Title IX turns 50, disparities remain


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Title IX is a federal civil rights law in the United States of America that was passed as part of the Education Amendments of 1972. It prohibits sex-based discrimination in any school or other education program that receives funding from the federal government.

Stella Mackler

Fifty years ago, discrimination on the basis of sex in schools was legal. That all changed with the passage of Title IX.

Title IX is a federal civil rights law passed in 1972 that prohibits sex-based discrimination in any school or education program that receives funding from the federal government. Title IX affects all areas of education, from sexual harassment and assault to access to classes. However, the passage of Title IX had a disproportionate impact on the involvement of women and girls in sports. According to the Women’s Sports Foundation, prior to 1972, one in every 27 girls played sports. Today, that number is two out of five.

“High school sports are essential to character-building,” girls’ lacrosse coach Dan Carter said. “I cannot imagine a world in which my daughters couldn’t play on their school teams.”

Camalyn Turner, the APS Title IX Coordinator for Student Matters, is responsible for assisting those who file grievances and complaints.

“The mark of this legislation really provides a timeline that reflects our ideals as a nation,” Turner said. “It’s just interesting to track and interesting to think about its development.”

The idea of equitable treatment is a key component of Title IX.

“There are various ways that we can ensure equity for our students,” Turner said. “Specifically, what we would highlight in reference to Title IX, from the athletic component, is that students of all sexes, however they identify, should have equal access and enjoy equal support.”

The district aims to continue such equitable treatment when Title IX complaints come to light.

“A student who has alleged being harassed or has undergone any type of treatment on the basis of sex at school might request that somebody escort them from class to class, or they might request that they receive extra counseling services to help them deal with what they suffered,” Turner said. “Even before the Title IX grievance is filed, we have a duty to begin those supplemental measures to support that claimant. We can give the same to the respondent. The goal is to treat both parties equally, before and during the investigation.”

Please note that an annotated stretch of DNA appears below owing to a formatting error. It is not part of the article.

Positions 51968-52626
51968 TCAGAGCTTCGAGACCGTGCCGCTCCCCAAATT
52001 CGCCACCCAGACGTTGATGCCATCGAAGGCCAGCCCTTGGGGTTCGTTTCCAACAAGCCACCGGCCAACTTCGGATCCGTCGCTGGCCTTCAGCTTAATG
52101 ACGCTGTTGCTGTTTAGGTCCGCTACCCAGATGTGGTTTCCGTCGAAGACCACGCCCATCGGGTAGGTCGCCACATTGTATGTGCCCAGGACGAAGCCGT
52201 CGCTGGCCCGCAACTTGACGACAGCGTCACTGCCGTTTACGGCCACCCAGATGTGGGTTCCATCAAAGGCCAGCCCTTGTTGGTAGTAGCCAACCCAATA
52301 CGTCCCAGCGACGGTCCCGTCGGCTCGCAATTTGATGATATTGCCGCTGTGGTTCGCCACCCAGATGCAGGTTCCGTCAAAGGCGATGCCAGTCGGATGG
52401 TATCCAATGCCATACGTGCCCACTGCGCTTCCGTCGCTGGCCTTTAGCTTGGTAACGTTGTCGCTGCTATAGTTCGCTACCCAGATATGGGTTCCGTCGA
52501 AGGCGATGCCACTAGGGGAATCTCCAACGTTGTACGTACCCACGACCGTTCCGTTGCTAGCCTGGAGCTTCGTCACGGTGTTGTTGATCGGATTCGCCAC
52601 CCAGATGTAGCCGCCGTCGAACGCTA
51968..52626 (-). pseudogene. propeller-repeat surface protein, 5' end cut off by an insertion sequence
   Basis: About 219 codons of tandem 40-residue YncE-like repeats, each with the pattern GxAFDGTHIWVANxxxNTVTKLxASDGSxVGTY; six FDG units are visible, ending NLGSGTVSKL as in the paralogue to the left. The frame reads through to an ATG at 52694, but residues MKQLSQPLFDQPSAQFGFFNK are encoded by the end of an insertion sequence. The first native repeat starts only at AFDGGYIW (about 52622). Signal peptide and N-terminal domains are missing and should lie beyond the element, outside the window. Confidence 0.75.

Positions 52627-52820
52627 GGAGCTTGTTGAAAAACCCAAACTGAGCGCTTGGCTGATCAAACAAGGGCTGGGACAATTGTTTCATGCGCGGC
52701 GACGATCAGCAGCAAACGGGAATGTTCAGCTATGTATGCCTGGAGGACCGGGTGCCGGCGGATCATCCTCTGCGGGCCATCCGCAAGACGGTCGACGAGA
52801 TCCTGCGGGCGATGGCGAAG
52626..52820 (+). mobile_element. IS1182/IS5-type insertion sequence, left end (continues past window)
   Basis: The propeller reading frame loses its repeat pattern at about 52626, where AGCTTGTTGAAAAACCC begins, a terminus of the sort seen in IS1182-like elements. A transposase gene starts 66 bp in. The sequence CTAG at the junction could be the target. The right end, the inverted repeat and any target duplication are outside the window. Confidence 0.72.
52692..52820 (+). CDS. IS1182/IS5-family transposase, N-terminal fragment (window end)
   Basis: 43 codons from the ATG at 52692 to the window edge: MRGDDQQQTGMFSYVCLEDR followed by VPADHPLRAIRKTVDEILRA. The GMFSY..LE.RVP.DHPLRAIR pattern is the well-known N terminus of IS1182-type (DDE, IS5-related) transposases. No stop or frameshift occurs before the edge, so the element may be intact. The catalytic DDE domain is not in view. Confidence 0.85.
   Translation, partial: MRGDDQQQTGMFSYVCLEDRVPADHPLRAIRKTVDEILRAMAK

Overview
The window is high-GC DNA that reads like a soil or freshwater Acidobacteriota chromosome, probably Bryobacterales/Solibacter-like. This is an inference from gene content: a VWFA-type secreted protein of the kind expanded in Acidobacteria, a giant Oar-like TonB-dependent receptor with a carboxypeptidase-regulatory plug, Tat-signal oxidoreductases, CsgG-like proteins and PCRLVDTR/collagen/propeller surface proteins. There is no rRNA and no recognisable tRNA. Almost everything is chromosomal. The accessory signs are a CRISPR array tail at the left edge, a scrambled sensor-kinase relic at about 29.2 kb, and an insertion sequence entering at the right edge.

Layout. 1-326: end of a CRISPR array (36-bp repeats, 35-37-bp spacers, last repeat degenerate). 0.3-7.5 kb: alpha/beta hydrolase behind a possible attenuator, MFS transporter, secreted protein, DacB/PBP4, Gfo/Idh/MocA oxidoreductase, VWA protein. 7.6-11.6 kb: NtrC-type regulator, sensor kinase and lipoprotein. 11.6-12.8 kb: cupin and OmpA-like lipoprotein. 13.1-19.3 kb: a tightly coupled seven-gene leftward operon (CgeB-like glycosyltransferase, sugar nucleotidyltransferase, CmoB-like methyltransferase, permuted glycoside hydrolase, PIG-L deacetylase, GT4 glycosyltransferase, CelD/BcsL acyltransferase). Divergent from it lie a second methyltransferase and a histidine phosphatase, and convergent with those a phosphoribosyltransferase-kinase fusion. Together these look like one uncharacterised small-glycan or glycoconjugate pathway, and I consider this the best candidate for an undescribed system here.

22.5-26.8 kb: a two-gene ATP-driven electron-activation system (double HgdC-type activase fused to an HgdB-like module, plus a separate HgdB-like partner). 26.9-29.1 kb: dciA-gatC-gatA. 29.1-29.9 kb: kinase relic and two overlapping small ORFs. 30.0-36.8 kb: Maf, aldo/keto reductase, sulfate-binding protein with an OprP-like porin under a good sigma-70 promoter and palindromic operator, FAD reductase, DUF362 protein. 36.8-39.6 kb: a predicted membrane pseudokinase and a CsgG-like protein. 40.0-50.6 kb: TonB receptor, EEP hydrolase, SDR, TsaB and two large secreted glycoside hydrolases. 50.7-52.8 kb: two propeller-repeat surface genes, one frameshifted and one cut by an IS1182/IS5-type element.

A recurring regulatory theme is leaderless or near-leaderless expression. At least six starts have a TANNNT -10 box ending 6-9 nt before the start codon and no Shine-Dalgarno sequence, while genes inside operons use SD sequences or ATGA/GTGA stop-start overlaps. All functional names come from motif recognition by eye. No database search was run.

Despite the district’s emphasis on equitable treatment within athletics, many female athletes at Midtown have noticed disparities between their teams and male teams. Senior softball player Mckenna Hiesler has remained disappointed with the quality of her team’s uniforms.

“For our uniforms, we had one black t-shirt,” Hiesler said. “It was a black cotton t-shirt; it was so hot. And that was our uniform, literally, one t-shirt, and the baseball team had three different jerseys or three different uniforms. We didn’t get any of that.”

Heisler also points out that the coaches for the softball team were not all actually softball coaches.

“Our coaches are baseball coaches,” Hiesler said. “Coach Stockdale is a softball coach, but he would work with the infield, and then the outfielders would have to work with the baseball coach. I loved Coach K but it would have been nice to have softball coaches.”

Turner has not received any complaints involving sports at Midtown.

“In this time, we have received some grievances alleging inappropriate conduct or touching in some of our schools outside of sports,” Turner said. “Those claims that are now being investigated, those investigations have not been completed.”

Jill Gossett is president of the Athletic Booster Club. During her tenure, the Booster Club has introduced student-athlete scholarships in an effort to increase equity in athletics.

“Last year we did a scholarship for one female, one male, and this year we’re doing two females and two males, and the scholarships are $1,500 each,” Gosset said. “These scholarships always include female sports.”

She said she has not received any complaints about unfair treatment within female athletic teams.

“If any of the sports teams need help with fundraising, whether female sports or male sports, we help equally,” Gossett said. “Any team can come for us with a request for help whether male or female. It is always an equal playing field.”